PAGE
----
Central banks will not come to the aid of the markets – 04/04/2022 at 15:53


Gilles Seurat, Manager of Fixed Income and Cross Assets, La Française AM. (Photo credit: La Française AM)

By Gilles Seurat, Fixed Income and Cross Assets Manager, La Française AM


For investors, 2022 has started on a sour note with almost all asset classes in negative territory. Stocks are suffering, with European indices down -10%. The only equity sectors that are doing so so far are basic resources and energy, which are benefiting from the very strong rise in commodities.

However, the big loser is the fixed-income market, which is doubly penalized by the rise in sovereign “core” rates (10-year German +76bp, 10-year American +96bp) and by the widening of spreads (Investment Grade Euro +42bps, High Yield Euro +92bps). Consequently, the Euro Aggregate index stands at -5.42% since the beginning of the year. For stock investors accustomed to double-digit declines, these losses may seem limited. But for bond markets, 2022 is arguably the worst year on record. (Source: Bloomberg as of 03/25/2022)

The two culprits in this poor bond yield are Vladimir Putin, whose war in Ukraine has eroded investors’ risk appetite, and central banks, particularly the Federal Reserve (Fed) and the European Central Bank (ECB). , who have adopted a very harsh policy. stance on inflation. The war in Ukraine raises fears of downward revisions to growth prospects, as well as probable postponements of investment projects. We can already see this through falling demand for consumer credit and visits to real estate in France.

The main objective of central banks is and has always been price stability. However, the Federal Reserve is an exception to some extent, as it has a secondary subsidiary objective, namely to keep unemployment low. Although the ECB and the Fed do not have the same tolerance for inflation, they both react when they see fit, and even with vigor like Paul Volcker of the Fed in the early 1980s or Jean-Claude Trichet of the ECB in the 2000s.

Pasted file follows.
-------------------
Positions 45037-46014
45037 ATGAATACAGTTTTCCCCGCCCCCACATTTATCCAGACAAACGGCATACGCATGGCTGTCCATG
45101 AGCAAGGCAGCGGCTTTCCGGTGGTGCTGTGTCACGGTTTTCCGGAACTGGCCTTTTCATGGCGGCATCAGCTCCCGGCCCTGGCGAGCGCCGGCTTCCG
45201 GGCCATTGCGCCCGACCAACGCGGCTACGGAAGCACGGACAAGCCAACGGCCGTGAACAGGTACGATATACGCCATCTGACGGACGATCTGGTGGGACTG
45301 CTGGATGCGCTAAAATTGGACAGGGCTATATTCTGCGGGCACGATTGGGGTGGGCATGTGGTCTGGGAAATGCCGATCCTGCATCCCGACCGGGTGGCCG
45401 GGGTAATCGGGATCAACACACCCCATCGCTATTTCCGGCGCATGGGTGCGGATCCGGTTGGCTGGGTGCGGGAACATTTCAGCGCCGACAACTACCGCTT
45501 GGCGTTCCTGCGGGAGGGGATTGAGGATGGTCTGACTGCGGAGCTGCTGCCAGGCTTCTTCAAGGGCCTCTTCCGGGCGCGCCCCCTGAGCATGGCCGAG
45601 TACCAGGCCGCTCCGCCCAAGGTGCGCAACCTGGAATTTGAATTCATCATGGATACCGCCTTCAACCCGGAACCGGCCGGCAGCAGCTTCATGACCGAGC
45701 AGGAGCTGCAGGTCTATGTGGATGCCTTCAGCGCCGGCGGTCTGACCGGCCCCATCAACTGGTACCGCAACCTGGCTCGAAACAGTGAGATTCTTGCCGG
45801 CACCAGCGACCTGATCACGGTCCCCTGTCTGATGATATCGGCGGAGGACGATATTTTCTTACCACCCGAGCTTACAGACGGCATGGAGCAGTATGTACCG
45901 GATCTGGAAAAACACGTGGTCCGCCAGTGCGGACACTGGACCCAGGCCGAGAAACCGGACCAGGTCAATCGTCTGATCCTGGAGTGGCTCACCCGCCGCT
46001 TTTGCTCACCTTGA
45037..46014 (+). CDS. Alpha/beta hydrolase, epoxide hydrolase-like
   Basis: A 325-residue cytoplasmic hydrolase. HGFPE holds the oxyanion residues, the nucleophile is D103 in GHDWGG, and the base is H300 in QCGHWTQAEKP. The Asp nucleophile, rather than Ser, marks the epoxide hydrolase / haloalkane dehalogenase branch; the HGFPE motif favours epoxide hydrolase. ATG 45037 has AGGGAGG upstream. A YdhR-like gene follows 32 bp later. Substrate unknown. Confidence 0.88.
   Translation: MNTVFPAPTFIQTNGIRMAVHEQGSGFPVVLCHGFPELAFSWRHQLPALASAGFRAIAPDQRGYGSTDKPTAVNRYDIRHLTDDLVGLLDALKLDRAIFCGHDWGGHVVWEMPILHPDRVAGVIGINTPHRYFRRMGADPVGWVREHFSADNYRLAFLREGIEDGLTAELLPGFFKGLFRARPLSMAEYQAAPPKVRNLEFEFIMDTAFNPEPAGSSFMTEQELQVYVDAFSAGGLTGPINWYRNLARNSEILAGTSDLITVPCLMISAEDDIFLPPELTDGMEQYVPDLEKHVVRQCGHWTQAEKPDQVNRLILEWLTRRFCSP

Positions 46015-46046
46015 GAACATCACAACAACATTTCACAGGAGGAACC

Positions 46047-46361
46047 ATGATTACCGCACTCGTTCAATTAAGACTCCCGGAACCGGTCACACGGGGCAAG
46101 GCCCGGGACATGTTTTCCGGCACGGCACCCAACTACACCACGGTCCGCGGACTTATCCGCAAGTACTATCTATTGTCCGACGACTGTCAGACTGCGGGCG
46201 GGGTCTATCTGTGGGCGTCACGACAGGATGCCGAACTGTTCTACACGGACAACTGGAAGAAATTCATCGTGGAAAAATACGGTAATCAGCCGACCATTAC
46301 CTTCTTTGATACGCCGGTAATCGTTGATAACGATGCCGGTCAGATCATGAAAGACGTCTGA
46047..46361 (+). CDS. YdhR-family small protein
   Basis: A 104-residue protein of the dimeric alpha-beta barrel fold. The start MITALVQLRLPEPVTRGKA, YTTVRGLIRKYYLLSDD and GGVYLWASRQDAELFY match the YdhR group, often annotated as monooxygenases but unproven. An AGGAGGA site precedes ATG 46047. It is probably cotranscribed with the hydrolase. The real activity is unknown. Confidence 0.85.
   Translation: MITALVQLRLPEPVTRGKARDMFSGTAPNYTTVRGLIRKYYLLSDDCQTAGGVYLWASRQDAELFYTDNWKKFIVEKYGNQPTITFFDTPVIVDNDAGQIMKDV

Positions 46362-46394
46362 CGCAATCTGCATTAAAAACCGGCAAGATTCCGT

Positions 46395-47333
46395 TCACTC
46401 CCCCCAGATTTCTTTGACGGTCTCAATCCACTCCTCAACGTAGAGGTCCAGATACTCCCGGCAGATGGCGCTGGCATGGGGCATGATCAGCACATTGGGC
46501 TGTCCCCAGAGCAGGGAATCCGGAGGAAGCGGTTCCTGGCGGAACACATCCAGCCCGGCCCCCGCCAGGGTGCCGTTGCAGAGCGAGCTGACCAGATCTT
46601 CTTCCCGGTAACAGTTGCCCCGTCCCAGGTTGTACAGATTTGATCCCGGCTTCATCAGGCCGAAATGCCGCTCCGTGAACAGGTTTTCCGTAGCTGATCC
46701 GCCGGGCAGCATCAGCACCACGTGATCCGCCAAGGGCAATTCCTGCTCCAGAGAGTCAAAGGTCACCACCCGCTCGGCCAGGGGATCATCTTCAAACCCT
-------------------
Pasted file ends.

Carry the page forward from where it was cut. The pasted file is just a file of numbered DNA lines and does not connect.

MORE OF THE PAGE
However, during the last ten years, inflation has been very low and central banks had no reason to tighten their monetary policy. It was the opposite! The political pressure to stimulate the economy through monetary easing was great – remember Donald Trump’s court orders on Federal Reserve rate cuts in 2019.

But today, inflation is at its highest level in forty years and political pressure has turned 180 degrees. Governments are now declaring that inflation is the worst of all evils, and central banks are now concerned that they are not getting tough enough. Thus, central bankers are rushing to close their asset purchase programs and start a cycle of rate hikes that should have started much earlier. To get an idea, the Taylor rule recommends a key Fed rate of around 10%, the highest level since the 1980s, a far cry from the current level of 0.5%. This Taylor rule is based on economic fundamentals such as inflation and the unemployment rate, which are at historical extremes. The same Taylor rule applied in the Eurozone recommends a rate for the ECB of 7%. In general, the trend is decidedly upward in rates.